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What Separates Us from Chimps? As It Turns Out, Not Much

Complete video at: Neurologist Robert Sapolsky explores the genetic differences between humans and chimps, and describes the few genes that make our species unique. Our two species share over ninety-eight percent of the same genes, with only one major trait separating us from other primates: an abundance of neurons in the brain. "Take a chimp brain fetally and let it go two or three more rounds of division and you get a human brain instead," says Sapolsky. "And, out come symphonies, ideologies and hopscotch." ----- Dr. Robert Sapolsky discusses his work as professor of biology and neurology at Stanford University and as a research associate with the Institute of Primate Research at the National Museum of Kenya. His enviable gift for storytelling led the New York Times to print, "If you crossed Jane Goodall with a borscht-belt comedian, she might have written a book like A Primate's Memoir." Dr. Sapolsky's account of his early years as a field biologist. He is sure to dazzle and delight with tales of what it means to be human. - California Academy of Sciences Dr. Robert Sapolsky is a professor of Biology and Neurology at Stanford University. He is a research associate at the National Museums of Kenya. Dr. Sapolsky is the author of several works of nonfiction, including A Primate's Memoir, The Trouble with Testosterone, Why Zebras Don't Get Ulcers and Monkeyluv: And Other Essays on Our Lives as Animals.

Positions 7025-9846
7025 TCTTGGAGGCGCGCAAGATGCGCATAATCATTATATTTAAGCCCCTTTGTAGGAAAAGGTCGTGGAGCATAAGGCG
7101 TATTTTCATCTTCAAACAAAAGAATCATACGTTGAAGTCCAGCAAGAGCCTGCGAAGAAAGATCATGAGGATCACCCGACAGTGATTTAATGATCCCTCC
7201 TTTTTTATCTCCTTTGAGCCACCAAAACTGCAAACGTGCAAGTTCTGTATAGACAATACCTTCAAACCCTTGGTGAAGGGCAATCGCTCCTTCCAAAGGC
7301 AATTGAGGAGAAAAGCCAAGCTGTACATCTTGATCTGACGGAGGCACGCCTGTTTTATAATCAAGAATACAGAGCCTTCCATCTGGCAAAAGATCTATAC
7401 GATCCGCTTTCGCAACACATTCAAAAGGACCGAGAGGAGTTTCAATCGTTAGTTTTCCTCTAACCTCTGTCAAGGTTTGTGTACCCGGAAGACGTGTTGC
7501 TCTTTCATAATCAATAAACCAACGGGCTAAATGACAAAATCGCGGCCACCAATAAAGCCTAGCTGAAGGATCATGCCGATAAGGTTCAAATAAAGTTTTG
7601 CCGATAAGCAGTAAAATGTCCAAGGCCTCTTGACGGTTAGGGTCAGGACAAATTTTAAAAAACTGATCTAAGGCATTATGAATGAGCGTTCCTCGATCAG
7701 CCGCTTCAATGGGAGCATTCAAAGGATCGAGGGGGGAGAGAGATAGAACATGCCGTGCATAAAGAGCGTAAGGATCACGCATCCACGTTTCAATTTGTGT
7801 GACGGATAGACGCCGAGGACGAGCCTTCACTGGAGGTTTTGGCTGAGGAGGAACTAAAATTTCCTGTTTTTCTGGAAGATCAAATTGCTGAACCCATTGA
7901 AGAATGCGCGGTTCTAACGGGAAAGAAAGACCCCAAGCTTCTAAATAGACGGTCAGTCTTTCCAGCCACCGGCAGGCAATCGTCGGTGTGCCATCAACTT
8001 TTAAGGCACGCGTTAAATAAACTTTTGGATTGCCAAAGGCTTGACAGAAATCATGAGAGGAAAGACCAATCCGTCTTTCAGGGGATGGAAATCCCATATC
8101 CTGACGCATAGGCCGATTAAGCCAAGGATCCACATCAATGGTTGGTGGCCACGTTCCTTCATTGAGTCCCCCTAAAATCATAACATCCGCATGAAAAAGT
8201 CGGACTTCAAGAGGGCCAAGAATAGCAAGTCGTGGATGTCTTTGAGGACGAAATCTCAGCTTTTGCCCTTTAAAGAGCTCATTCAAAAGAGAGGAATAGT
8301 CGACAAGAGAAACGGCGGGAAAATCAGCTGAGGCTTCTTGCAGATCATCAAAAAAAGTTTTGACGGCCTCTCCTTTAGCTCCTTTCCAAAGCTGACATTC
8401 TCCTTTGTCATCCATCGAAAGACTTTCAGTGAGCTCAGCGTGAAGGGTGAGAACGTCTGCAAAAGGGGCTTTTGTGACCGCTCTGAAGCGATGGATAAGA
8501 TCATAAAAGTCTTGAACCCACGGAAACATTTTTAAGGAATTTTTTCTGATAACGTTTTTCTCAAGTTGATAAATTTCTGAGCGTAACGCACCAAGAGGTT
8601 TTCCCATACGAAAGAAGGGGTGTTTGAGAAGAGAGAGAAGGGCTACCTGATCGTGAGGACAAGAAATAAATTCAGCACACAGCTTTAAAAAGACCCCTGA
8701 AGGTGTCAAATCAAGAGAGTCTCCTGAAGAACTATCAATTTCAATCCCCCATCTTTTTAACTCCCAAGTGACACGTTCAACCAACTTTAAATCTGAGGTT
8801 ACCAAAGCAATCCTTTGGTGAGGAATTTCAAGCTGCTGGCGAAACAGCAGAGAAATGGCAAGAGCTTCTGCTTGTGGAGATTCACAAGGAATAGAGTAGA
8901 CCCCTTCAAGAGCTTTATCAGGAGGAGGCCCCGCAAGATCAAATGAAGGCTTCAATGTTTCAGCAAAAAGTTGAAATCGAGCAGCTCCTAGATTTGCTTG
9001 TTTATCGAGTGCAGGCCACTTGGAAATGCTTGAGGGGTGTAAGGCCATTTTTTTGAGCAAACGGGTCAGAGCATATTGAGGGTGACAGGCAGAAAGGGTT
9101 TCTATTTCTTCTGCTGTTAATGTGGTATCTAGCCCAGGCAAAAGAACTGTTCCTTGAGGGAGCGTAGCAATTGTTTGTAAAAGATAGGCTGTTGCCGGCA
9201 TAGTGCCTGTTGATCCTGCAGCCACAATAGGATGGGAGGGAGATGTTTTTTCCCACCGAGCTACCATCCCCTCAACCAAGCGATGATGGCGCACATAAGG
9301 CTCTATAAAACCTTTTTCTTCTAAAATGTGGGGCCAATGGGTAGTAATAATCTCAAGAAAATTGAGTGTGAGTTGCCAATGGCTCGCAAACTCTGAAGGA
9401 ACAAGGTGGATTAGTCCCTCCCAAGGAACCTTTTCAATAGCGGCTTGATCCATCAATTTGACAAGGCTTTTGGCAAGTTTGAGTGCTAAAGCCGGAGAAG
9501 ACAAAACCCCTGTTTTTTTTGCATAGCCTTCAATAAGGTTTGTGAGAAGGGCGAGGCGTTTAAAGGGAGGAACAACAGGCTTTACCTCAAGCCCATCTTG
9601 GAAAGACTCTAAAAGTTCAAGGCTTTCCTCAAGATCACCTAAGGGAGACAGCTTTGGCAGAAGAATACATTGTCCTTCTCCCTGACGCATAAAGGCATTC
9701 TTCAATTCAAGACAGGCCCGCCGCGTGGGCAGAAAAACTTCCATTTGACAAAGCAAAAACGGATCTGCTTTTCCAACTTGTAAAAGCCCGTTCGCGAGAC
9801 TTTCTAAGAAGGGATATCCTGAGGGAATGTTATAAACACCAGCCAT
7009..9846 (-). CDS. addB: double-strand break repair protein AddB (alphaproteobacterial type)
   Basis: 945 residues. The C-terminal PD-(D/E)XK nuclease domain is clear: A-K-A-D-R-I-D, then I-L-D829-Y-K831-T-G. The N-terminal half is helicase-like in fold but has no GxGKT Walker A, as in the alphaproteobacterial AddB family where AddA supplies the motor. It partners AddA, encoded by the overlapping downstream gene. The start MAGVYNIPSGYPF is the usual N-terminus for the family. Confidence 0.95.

Length: 03:45


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